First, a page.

"So you have heard?" he asked. "There was, of course, no reason why Gordon shouldn't have told you. It was a thing I had meant to do myself, only, as it happened, I haven't seen you. After that last speech of mine, I must explain that I feel there is a certain obligation on me to stay away. Miss Hamilton, as a matter of fact, is not engaged to me. Nothing can be settled until I carry out this project successfully."

Laura Waynefleet's face was very quiet, and he sat silent a moment or two, wondering somewhat uneasily what she was thinking. He was also slightly surprised at himself, for he realized that, after all, he had found it considerably easier to stay away than he had expected. Indeed, during the last few weeks, when every moment of his time had been occupied, he had thought of nothing except the work before him. It occurred to him for the first time that it was curious that he had been able to do so.

"You see," he made haste to explain, "in the meanwhile I must endeavour to put everything except this scheme out of my mind."

Again he was troubled by Laura Waynefleet's little smile.

"Yes," she said; "in one way, no doubt, that would be the wisest course. I'm not sure, however, that everybody would have sufficient strength of will."

Nasmyth said nothing further for a while, but—though he was probably not aware of this—his face grew thoughtful as he gazed at the river until his companion spoke again.

"Was it Miss Hamilton's wish that you should make your mark first?" she inquired.

"No," answered Nasmyth decisively; "I want you to understand that it was mine. She merely concurred in it."

He changed the subject abruptly. "Tell me about yourself."

"There is so little to tell. One day is so much like another with me, only I have been rather busier than usual lately. My father has had to cut down expenses. We have no hired man."

Nasmyth set his lips and half-consciously closed one hand. It seemed to him an almost intolerable thing that this girl should waste her youth and sweetness dragging out a life of unremitting toil in the lone Bush. Still, while her father lived, there was nothing else she could look forward to, and he could imagine how the long colourless years would roll away with her, while she lost her freshness and grew hard and worn with petty cares and labour that needed a stronger arm than hers. She might grow discontented, he fancied, and perhaps a trifle bitter, though he could not imagine her becoming querulous.

As yet there was a great patience in her steady eyes. Then it became evident that she guessed what he was thinking.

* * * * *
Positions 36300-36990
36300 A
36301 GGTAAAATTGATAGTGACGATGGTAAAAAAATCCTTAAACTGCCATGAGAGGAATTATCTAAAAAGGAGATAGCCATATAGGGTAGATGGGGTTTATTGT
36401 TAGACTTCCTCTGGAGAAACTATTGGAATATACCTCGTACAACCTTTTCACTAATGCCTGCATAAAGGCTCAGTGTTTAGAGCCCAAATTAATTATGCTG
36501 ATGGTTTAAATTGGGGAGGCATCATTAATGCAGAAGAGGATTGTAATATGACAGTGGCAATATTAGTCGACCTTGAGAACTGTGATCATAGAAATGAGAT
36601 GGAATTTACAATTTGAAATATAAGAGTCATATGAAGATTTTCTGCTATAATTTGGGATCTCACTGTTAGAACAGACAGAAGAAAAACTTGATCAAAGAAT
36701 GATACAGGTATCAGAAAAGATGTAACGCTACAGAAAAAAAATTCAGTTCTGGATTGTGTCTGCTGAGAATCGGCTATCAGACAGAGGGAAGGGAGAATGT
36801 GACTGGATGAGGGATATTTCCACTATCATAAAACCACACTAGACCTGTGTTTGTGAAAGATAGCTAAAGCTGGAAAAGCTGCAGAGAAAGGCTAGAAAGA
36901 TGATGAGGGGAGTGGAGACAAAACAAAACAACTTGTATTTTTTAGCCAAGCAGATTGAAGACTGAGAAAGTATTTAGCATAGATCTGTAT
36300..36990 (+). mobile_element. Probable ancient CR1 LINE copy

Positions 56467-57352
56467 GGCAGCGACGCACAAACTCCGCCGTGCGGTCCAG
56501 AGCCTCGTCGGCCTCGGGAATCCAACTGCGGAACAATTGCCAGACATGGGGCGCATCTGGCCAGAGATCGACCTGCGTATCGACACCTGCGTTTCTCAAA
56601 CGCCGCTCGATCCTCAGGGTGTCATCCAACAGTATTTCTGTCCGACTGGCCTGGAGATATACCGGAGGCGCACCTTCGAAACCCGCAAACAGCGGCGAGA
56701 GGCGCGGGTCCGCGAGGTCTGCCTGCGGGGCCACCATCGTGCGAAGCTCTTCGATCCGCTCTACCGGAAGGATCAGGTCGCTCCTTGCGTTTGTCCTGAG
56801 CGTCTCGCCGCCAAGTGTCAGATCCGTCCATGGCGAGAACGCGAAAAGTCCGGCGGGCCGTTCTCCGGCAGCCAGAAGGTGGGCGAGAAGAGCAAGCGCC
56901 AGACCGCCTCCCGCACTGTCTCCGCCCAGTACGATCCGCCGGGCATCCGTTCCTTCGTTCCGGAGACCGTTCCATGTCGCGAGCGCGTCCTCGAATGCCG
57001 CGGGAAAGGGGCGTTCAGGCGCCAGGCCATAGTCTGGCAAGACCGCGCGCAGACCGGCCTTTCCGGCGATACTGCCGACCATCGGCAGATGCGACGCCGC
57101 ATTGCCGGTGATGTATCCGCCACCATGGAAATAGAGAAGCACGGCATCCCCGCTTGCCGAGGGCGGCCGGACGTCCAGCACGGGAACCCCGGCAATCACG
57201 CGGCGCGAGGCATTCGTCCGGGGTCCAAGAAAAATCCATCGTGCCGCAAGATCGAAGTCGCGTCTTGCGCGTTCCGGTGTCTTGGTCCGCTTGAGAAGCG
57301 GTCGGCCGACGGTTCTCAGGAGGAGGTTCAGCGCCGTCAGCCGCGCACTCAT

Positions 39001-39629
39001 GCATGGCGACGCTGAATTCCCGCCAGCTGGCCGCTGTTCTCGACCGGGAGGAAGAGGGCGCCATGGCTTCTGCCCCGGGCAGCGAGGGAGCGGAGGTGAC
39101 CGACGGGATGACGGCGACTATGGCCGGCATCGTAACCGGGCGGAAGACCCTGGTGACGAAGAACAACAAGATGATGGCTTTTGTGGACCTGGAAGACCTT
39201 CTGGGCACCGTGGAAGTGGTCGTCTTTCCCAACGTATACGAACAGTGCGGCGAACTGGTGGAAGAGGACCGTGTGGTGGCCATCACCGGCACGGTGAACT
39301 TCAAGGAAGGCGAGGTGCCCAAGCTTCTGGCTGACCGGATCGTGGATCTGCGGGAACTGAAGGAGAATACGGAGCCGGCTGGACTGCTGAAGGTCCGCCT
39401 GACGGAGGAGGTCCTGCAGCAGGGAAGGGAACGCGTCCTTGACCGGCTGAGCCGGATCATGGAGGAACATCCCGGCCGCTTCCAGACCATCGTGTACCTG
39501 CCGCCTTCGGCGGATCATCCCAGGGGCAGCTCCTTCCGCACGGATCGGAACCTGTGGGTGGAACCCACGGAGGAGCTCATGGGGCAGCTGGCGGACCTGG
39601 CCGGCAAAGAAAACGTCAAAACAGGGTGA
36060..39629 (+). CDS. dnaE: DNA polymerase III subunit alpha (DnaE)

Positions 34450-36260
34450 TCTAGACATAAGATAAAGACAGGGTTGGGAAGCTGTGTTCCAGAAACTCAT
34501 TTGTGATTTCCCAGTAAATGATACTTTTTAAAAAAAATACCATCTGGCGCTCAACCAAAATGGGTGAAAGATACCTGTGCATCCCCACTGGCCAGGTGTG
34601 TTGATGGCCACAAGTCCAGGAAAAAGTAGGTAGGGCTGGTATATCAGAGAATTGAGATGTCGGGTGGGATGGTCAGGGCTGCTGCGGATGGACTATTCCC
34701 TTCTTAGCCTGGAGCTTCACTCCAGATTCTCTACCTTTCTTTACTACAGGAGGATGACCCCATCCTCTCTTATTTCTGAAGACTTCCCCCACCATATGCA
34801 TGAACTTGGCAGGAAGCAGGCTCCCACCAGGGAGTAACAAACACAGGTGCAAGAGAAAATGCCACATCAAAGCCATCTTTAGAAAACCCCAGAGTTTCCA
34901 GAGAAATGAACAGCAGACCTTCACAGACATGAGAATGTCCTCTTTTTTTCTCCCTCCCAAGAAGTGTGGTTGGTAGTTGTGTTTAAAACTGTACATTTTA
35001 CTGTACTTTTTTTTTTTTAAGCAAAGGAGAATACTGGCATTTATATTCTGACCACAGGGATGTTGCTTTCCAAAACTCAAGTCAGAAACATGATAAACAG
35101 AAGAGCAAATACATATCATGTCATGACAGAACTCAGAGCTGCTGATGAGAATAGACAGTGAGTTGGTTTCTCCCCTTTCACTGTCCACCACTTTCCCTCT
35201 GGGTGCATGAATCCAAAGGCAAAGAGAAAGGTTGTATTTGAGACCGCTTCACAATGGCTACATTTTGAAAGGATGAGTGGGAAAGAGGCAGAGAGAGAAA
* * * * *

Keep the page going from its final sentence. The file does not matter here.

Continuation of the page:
"Sometimes I feel the prospect in front of me is not a very attractive one," she responded in answer to his thoughts. "Still, one can get over that by not regarding it as a prospect at all. It simplifies the thing when one takes it day by day."

She smiled at him. "Derrick, you have done wisely. I think you need a sustaining purpose and a woman to work for."

Nasmyth's face paled. "Yes," he agreed dryly; "it is, perhaps, rather a significant admission, but I really think I do."

It was a relief to both of them that Wheeler came floundering along the shingle just then with a box and a coil of wire in his hand.

"I've brought you a little present, Nasmyth," he announced. "Firing by fuse is going to be uncertain when there's so much spray about, and I sent down for this electric fixing. We can charge it for you at any time at the mill. Have you put in any giant-powder yet?"

Nasmyth said they had not fired a heavy charge about the fall, but that there were several holes ready for filling, and Wheeler's eyes twinkled.

"I'm quite anxious to try this little toy," he said. "When I was young, a rancher gave me an old played-out shot-gun, and I was out at sun-up next morning to shoot something. That's the kind of being a man is, Miss Waynefleet. Put any kind of bottled-up power in his hands, and he feels he must get up and make a bang with it. After all, I guess it's fortunate that he does."

"Are all men like that?" Laura asked with a strange undertone in her voice.

"Most of them," said Wheeler, with an air of reflection. "Of course, you do run across one here and there who would put the bottled power carefully away for fear that, when it went off, it might hurt him or somebody. The trouble is that when a man of that kind at last makes up his mind to use it he's quite likely to find that the power has gradually leaked out of the bottle. Power's a very curious thing. If you don't use it, it has a way of evaporating."

Gordon had joined them in the meanwhile, and Laura looked at him.

"You agree with that?" she asked.